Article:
Friday, July 22, 2011

19 IMAGES FROM THE 19th CENTURY: PART 4 - Death on a Pale Horse

Title: Death on a Pale Horse
Artist: J. M. W. Turner
Medium: Oil on canvas
Size: 59.7 x75.6 cm
Date: c. 1825-30
Location: Tate Gallery, London.


Revelation 6:7-9 When the Lamb opened the fourth seal, I heard the voice of the fourth living creature say, “Come!” I looked, and there before me was a pale horse! Its rider was named Death, and Hades was following close behind him. They were given power over a fourth of the earth to kill by sword, famine and plague, and by the wild beasts of the earth.

Although possibly incomplete, the subject can be identified as Death, the last of the Four Horsemen of the Apocalypse who announce the Day of Judgment in the Book of Revelation. The choice may have been in response to the death of Turner’s father in 1829, suggested by the unusual treatment which is both tender and menacing. Death appears, not as a triumphant, upright figure astride his horse, but as a phantom emerging from a turbulent mist: his skeletal form, arms outstretched, and draped submissively over the horse’s pale back. Such disturbing visions were considered to embody the very concept of the Sublime.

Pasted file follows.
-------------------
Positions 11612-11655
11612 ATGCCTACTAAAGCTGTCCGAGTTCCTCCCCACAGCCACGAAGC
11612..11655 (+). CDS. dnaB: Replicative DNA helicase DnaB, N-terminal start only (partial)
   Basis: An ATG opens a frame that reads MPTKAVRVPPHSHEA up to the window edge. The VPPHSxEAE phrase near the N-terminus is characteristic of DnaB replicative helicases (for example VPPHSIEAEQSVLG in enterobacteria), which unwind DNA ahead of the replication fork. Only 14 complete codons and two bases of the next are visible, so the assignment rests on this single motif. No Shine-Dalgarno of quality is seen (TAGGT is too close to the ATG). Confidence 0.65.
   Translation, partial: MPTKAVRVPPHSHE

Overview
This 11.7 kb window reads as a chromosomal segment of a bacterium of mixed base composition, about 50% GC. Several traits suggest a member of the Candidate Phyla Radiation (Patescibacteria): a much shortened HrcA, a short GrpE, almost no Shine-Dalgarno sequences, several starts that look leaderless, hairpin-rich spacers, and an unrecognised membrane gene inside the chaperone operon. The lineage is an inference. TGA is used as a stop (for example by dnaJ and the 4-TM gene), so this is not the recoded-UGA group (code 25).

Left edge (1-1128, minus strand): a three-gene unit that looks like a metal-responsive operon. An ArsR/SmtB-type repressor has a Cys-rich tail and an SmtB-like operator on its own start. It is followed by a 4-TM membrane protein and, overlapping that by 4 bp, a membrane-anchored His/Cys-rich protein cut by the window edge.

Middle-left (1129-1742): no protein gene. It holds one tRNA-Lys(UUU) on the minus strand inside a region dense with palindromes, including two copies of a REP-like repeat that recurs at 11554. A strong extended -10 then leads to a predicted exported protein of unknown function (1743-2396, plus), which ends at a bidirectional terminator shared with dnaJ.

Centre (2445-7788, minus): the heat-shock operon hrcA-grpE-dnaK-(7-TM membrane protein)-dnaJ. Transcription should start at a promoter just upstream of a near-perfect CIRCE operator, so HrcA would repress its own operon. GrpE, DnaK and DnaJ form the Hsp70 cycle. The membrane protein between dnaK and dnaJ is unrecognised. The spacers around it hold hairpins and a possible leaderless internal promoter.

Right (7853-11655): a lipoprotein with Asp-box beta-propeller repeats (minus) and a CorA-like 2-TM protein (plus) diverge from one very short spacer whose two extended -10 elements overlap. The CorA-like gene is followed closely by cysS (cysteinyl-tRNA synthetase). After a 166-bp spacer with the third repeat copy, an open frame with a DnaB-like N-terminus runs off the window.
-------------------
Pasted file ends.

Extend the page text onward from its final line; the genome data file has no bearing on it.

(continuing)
Joseph Mallord William Turner (April 1775 – December 1851) was an English Romantic landscape painter, water colorist and print maker. Turner was considered a controversial figure in his day, but is now regarded as the artist who elevated landscape painting to an eminence rivaling history painting. Although renowned for his oil paintings, Turner is also one of the greatest masters of British watercolor landscape painting. As he grew older, Turner became more eccentric. He had few close friends except for his father, who lived with him for 30 years, eventually working as his studio assistant. His father's death in 1829 had a profound effect on him, and thereafter he was subject to bouts of depression.

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